Review: Tigran Hamasyan & the Yerevan State Chamber Choir – Opera North, Oct 16th
November 2, 2015
Having been an avid fan of Tigran Hamasyan’s unique compositional style and ascended virtuosic piano playing, I was especially thrilled to hear that he was playing a show in Leeds. Feeling that this was going to certainly be one of 2015’s most exciting gigs for me, I snapped up a ticket and put the date in my calendar. For the fans of the Armenian piano colossus who read this it will come as no surprise to hear that the night did not disappoint.
Whilst it would have been a treat to have seen Tigran in his regular post-jazz lineup, it was equally as pleasant to see a change in what I was used to hearing from him. If anything, the choir lineup was refreshing, as it proved that he was capable of performing sublime and innovative art in a totally different musical situation.
From the opening drone of the two bass vocalists, a feeling of pleasant melancholy haunted the air, and it didn’t leave for the whole concert. What followed was a calm (although sometimes chaotic) beauty. A particular highlight for me would be the flawless pitching and crystalline clarity of the lead soprano’s vocal performance throughout; she cut through the full choral texture without sounding at all piercing. The overall timbre of the ensemble was perfect for the repertoire, with Tigran’s folk-inspired jazz improvisations fluttering across the ethereal landscape of the choir. Towards the end of the show the choir vacated the stage, leaving Tigran to perform a few solo numbers, of which the word ‘incredible’ does not even begin to describe. There is no doubt in my mind that this man is a world class piano player. If you haven’t heard Hamasyan play yet then I can’t recommend listening to him enough!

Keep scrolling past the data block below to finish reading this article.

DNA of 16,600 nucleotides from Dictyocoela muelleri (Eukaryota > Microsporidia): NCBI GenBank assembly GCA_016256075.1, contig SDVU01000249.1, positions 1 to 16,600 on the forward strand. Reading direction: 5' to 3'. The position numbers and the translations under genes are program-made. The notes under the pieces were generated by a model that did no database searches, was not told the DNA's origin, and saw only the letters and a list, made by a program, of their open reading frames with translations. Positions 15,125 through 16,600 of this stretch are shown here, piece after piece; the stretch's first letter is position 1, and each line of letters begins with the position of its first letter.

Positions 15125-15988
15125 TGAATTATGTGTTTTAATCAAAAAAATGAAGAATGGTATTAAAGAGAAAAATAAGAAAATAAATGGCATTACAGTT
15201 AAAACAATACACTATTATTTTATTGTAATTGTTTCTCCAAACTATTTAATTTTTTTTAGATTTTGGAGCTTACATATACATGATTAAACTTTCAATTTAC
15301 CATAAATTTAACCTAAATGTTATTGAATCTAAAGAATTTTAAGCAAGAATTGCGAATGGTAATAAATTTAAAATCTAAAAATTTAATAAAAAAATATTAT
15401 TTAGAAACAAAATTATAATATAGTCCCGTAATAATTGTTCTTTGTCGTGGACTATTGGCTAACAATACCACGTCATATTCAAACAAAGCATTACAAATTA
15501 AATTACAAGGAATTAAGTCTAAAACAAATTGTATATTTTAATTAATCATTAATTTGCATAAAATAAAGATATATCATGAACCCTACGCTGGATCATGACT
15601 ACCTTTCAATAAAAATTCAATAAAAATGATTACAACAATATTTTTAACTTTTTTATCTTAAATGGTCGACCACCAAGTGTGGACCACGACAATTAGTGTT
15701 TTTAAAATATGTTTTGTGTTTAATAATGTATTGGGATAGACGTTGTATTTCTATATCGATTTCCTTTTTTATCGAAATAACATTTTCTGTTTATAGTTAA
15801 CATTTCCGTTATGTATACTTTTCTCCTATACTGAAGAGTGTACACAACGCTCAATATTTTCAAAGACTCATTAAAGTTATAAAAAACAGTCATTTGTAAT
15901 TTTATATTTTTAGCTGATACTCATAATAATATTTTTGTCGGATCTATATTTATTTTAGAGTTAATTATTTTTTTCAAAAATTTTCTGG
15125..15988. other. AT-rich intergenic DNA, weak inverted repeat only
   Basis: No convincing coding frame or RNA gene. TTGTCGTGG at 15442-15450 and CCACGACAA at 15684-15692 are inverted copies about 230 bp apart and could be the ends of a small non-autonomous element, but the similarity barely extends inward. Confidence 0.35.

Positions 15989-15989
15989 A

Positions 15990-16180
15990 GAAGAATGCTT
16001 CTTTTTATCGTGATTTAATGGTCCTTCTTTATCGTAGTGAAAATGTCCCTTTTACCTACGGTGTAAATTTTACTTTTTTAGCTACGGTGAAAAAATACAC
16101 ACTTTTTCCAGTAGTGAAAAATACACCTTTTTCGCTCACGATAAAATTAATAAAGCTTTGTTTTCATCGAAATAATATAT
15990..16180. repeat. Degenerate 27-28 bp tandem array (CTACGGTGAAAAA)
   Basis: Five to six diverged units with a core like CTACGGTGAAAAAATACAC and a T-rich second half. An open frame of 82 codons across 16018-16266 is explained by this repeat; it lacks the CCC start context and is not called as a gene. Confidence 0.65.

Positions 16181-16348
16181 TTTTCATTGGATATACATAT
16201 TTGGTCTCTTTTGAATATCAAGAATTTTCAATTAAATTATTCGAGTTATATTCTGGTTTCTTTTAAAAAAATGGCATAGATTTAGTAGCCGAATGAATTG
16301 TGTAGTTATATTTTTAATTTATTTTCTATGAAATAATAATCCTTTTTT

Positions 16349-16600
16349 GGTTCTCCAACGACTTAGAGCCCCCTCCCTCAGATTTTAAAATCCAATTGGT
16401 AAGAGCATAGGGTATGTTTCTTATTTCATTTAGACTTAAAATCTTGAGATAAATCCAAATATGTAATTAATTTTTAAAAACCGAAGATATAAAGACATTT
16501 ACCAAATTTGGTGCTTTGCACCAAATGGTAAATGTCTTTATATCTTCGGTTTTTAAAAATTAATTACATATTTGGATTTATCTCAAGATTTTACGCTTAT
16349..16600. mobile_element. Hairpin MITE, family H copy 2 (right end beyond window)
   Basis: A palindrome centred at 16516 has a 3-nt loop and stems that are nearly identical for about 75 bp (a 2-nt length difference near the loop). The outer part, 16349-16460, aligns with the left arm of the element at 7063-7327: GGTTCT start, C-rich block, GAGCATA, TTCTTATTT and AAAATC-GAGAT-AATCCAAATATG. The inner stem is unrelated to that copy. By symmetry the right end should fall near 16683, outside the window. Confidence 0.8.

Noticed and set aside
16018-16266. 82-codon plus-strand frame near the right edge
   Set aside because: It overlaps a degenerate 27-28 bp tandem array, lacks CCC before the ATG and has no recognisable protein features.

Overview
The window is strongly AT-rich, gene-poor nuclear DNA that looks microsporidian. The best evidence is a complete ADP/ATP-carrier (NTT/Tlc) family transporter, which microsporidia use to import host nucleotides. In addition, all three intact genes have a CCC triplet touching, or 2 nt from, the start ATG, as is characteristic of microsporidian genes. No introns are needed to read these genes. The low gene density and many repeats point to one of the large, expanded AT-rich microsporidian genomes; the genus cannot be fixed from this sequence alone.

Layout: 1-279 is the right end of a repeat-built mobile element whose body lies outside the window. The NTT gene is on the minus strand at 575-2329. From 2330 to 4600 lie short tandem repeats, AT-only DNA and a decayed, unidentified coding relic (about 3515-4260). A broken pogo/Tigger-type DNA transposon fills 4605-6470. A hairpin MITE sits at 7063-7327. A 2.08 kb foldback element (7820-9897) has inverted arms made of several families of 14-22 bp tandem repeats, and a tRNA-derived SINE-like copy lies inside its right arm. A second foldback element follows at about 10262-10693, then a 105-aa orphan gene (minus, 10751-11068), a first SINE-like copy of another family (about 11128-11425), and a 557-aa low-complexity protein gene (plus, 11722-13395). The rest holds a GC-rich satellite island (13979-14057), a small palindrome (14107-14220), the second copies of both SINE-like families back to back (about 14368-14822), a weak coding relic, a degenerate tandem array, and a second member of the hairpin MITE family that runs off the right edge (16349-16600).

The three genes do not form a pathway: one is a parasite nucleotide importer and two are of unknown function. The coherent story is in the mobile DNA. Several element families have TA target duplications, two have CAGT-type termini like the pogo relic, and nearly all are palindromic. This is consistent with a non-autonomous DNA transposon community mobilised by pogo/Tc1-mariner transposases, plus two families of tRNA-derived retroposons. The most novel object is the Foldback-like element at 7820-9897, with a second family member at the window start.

The atmosphere of the concert was amongst some of the best I’ve experienced. The audience was respectful to the performers to the point where I could hear my partner’s breathing. Tigran and the Yerevan State Chamber Choir brought a fantastic show to Leeds, and in turn Leeds gave them a fine welcome, and deservedly so.
All of the pieces performed (bar the ones that were played solo at the end) are available as a recorded release under the name Luys i Luso, which is sure to sate the aural needs of both fans of choral music and fans of Tigran Hamasyan alike, just as its live incarnation did on the 16th October.
More information about the project can be found here.